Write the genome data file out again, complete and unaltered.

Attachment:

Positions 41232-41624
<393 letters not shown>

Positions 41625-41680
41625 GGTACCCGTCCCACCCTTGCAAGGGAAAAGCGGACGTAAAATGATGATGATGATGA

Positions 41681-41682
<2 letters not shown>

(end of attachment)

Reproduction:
Positions 41232-41624
<393 letters not shown>

Positions 41625-41680
41625 GGTACCCGTCCCACCCTTGCAAGGGAAAAGCGGACGTAAAATGATGATGATGATGA

Positions 41681-41682
<2 letters not shown>